Since the graphic is isometric, it seems you don't need a too realistic drawing. In that case, I would use Inkscape. Inkscape it not a 3D tool, it's a 2D tool. But as you'll see you can get a 3D-like result.
Inkscape is gratis and creates vector graphics that have good quality and can be exported to pixel graphics.
Create a rectangle and single click it a ...
You can certainly solve a camera position of a single photo with known 3D data (anywhere from 4 to 7 known 3D points depending on what you know about the camera). PhotoModeler can do this. But to do this automatically with little to no user intervention on a scene of unknown content would be difficult.
You are describing Blender3D .
It has a top tier GUI for manipulating meshes, rendering, animation, texturing and so on, and all of the parameters for everything is Python scriptable - with the hints in the GUI itself spelling what calls are needed in script to manipulate the desired attributes and properties in the objects.
Once you get the grasp of it - ...
I was going to say Blender in a comment but you've mentioned it already.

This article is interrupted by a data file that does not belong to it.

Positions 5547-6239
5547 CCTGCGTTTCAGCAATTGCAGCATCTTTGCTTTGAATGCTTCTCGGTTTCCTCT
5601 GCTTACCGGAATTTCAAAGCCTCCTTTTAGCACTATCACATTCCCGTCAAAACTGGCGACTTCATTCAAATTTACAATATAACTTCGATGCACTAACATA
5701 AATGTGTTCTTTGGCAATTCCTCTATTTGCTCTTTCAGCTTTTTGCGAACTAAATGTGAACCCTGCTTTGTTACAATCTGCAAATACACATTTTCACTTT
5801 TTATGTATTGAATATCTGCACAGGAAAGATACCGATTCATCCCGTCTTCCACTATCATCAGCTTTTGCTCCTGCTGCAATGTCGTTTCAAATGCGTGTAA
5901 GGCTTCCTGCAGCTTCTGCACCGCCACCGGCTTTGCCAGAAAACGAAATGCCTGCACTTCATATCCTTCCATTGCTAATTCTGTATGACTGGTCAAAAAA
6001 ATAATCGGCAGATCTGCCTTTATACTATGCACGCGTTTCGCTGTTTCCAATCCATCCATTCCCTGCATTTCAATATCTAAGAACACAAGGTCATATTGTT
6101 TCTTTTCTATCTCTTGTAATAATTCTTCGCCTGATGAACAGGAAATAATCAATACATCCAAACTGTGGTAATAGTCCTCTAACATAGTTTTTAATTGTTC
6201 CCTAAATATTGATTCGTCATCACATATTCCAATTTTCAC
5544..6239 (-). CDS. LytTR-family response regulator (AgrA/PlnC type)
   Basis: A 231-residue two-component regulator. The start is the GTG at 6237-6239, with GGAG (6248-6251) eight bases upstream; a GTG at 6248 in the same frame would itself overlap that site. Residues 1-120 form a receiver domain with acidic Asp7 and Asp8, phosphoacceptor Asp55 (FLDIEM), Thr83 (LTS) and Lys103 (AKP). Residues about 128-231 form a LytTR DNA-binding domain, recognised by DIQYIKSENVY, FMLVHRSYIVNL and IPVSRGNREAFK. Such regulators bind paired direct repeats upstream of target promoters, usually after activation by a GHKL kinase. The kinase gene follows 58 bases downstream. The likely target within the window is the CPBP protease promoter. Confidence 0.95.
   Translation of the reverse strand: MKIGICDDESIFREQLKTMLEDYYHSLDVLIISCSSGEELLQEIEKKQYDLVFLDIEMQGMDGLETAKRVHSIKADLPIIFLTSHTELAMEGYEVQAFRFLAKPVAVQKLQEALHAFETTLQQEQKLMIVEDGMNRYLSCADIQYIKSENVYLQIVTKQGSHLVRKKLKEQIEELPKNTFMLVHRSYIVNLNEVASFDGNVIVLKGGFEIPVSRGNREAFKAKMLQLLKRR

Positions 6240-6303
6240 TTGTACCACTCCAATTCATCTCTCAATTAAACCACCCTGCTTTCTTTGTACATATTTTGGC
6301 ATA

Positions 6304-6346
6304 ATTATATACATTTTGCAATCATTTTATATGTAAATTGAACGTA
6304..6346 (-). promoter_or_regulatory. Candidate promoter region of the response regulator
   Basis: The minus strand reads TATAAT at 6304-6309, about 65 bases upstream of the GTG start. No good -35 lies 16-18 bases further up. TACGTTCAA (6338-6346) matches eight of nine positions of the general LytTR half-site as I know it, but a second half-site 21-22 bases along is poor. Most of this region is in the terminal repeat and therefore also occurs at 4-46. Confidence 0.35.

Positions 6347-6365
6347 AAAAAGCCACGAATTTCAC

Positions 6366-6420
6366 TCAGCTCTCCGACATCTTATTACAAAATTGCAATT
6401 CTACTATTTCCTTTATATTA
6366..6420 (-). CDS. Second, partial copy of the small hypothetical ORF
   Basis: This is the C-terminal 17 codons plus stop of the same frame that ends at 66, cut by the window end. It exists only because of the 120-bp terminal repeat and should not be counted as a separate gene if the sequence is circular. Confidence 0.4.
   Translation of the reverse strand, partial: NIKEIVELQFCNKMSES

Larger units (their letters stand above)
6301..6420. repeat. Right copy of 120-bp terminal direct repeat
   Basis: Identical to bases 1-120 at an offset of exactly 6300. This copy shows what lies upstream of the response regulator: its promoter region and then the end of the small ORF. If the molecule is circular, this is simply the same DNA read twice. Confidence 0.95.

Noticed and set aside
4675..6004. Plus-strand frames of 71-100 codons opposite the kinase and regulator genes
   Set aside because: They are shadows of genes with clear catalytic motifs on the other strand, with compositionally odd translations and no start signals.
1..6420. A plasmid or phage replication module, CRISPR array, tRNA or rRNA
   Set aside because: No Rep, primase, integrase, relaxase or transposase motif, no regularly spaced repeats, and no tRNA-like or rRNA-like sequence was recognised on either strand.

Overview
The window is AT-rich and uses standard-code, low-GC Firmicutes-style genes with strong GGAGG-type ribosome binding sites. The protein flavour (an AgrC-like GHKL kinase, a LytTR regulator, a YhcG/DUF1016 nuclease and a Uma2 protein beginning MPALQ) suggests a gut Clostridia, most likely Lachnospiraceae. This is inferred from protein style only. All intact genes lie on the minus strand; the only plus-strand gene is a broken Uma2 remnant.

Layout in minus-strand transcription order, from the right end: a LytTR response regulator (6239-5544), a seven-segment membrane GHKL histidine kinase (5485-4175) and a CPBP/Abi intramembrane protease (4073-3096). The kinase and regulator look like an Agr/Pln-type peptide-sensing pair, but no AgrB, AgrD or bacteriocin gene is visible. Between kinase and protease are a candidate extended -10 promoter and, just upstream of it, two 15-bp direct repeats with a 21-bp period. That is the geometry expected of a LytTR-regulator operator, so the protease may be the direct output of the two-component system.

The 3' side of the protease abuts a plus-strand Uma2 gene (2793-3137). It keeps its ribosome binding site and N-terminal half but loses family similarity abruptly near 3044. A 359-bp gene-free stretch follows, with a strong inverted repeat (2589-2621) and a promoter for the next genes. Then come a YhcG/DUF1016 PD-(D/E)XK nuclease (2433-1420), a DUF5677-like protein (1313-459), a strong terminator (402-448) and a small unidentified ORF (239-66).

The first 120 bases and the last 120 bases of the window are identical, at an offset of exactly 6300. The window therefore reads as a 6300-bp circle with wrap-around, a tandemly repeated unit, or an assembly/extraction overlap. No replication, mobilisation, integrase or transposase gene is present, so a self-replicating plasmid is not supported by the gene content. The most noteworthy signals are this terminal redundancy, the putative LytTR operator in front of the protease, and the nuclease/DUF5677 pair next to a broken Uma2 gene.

Ease of use is most important. I tried blender and was blown away by the interface.
Blender can also be run almost completely with Python, if you are comfortable with Python then you almost never need to use the GUI or touch a mouse, which I also find intimidating.
update: I ...
Starts off right off the bat with a CUBE.
Tap TAB for Edit mode
Hit the number 3
Click on the TOP surface the one we will extrude now.
Hit e for Extrude
Press the number 2 key and ENTER which will indicate 2m in height since that is the default.
Move the UP and a new one with come forth.
After you have a few of them.
Now SHIFT click ALL the ...
I would suggest trying Houdini. You can create an inflatable balloon object out of a mesh with any properties you desire. There is actually a beginners level tutorial that shows how to do exactly what you are talking about. An apprentice edition with very few restraints is available for free.
Blender isn't a program well suited to engineering type creation. I'm unfamiliar with Unity, but I suspect the same applies.
For engineering applications, you'd want a CAD type of program. Fusion 360 is one such package, free for hobbyists. Another is OnShape, a web-based program. Both programs work well for highly technical model creation. As is common ...
I started off 3D modelling using this free online software called Tinkercad (https://www.tinkercad.com/). You're able to export to .obj .stl and .svg. It's really simplistic and great for beginners. It is also developed by Autodesk, one of the best-known companies for their CAD software.